If you are registered with your local council as blind or severely sight impaired, you are eligible for Blind Person’s Allowance. This amount is added to your Personal Allowance before income tax deduction from your salary. You can claim this allowance by calling the HMRC at 0300 200 3301.

However, before you apply for any of these benefits you will need the Certificate of Vision Impairment filled out with the help of a medical practitioner. This certificate will be used to register you with the local council office. 

You will also need this form as supportive evidence when you apply for benefits from the Department for Work and Pensions.

Can The Council Provide Funding If You Are Legally Blind?

Yes, your local council office can provide you with funds if you are legally blind and on a low income. 

If you live in England, your local council authority can fund you through the Local Welfare Assistance scheme. Payments received from this scheme can be used to purchase household items. 

In Scotland, you can apply for the Community Care Grant from the Scottish Welfare Fund. Meanwhile, if you are In Wales, you can apply for an Individual Assistance Payment from the Discretionary Assistance Fund. In Northern Ireland, you will get the Discretionary Support loan.

You can use these funds to pay for the following expenses:

  • residential and nursing homes fees
  • telephone installation and rental payments
  • equipment to help you in your daily life
  • adaptations to the home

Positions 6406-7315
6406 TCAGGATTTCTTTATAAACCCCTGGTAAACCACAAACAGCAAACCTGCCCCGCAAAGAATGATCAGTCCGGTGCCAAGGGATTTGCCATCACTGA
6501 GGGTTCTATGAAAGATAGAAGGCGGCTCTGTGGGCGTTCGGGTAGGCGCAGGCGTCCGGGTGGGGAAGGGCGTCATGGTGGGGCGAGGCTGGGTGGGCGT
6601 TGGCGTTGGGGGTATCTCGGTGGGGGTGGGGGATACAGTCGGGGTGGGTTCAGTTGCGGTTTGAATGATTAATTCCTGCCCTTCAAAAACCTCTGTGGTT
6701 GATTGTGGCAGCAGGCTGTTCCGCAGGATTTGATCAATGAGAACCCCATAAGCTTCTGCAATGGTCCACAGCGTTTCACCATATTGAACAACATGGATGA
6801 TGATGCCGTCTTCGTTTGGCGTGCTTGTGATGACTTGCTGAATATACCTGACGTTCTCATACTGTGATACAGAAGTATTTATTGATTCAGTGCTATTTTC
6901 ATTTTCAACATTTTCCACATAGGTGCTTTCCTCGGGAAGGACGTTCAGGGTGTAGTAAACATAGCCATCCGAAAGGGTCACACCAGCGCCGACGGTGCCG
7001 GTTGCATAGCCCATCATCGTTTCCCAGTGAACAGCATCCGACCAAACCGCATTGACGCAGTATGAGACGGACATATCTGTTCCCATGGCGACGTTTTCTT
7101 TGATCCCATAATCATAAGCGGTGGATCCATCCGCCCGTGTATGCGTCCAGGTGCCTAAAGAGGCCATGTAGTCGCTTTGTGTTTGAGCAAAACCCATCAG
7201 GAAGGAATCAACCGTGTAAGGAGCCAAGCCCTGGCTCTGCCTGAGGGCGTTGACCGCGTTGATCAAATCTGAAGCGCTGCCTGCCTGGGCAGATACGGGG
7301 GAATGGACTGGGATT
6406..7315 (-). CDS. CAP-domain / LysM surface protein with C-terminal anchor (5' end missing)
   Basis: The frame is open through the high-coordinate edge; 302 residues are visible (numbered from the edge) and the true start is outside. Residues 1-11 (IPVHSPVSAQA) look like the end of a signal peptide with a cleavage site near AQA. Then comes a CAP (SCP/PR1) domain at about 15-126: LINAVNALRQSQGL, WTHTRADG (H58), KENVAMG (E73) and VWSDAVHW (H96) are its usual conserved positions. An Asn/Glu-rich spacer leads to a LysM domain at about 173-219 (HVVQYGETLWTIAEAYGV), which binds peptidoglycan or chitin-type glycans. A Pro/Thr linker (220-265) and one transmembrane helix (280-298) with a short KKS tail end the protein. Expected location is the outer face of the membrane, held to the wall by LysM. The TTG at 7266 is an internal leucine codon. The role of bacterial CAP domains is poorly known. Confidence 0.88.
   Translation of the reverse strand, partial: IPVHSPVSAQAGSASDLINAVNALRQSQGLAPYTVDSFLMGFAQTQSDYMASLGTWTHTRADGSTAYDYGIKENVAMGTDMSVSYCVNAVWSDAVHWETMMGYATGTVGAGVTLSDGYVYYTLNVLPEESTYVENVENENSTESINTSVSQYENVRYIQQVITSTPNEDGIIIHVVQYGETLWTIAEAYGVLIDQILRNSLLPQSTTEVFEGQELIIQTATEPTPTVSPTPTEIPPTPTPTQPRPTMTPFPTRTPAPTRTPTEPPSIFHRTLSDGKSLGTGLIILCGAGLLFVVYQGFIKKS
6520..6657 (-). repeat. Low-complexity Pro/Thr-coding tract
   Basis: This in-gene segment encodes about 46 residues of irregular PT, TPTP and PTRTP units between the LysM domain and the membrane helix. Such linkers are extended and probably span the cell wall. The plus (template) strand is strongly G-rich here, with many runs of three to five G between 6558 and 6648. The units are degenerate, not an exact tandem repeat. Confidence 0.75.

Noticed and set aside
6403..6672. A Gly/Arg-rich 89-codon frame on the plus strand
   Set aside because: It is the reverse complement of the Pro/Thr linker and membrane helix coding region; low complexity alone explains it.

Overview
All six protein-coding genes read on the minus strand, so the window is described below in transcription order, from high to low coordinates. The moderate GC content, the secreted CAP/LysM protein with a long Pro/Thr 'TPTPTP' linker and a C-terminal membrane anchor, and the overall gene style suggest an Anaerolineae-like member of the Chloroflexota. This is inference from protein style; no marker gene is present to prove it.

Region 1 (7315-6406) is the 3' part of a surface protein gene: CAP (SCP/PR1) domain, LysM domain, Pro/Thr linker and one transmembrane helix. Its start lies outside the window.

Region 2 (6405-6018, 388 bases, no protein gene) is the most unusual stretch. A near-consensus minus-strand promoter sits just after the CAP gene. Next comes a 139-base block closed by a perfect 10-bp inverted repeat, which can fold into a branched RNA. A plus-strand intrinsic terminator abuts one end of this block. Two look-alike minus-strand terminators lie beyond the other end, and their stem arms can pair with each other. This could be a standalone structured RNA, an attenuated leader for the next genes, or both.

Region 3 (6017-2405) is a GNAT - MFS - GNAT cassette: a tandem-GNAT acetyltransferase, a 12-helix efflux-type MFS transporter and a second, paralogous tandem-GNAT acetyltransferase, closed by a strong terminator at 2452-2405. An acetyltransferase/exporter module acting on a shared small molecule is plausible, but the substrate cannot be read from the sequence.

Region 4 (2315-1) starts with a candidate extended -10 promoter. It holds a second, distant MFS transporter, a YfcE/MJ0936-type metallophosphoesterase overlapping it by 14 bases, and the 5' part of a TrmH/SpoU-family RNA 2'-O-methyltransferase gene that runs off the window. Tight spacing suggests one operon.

• Holidays

Can You Get Support From Grants and Charities If You Are Legally Blind?

Yes, you can get financial support through grants and charities if you are legally blind. Some of these are discussed below:

  • You may also be eligible for grants from the Royal National Institute of Blind People (the UK’s leading charity for people with vision loss) for technology to help you live independently; including (but not limited to) talking landline telephones for landlines with big buttons, software for computer accessibility or braille displays and notetakers. You can call the RNIB at 0303 123 9999 to apply for a grant.
  • If you are on a low income and claiming benefits, you can seek further support from Elizabeth Finn Care. They offer short-term grants that can help with general living costs such as household furniture, kitchen equipment, disability equipment, home repairs, costs to move home and help with transport, work or care. You can apply to them at Elizabeth Finn Care, Hythe House, London W6 7NL.
  • If someone is disabled and needs funding for household or medical equipment, they can contact The Florence Nightingale Trust. They offer grants for medical aids, white goods, computers (including specialist software), reading aids, magnifiers, sensory equipment and communication aids. You can apply for a grant by calling them at 020 7998 8817 or sending an email to ann.griffiths@fnaist.org.uk

If you are looking for regional charities you can use the Turn2us Grants Search or Sightline Directory.

Conclusion:

From the discussion in this article, we can conclude that there is no fixed amount that one can claim from disability benefits if they are legally blind, as the payments you can qualify for vary on the basis of your needs. However, anyone who is legally blind can claim £2,600 as Blind Person’s Allowance. This is an added amount that increases your Personal Allowance before income tax is deducted.

References:

Blind Person’s Allowance: Eligibility – GOV.UK

Grants from other organisations | RNIB

Grants from RNIB

Blindness and vision loss – NHS

Registered blind (or ceased within last 6 months) – entitled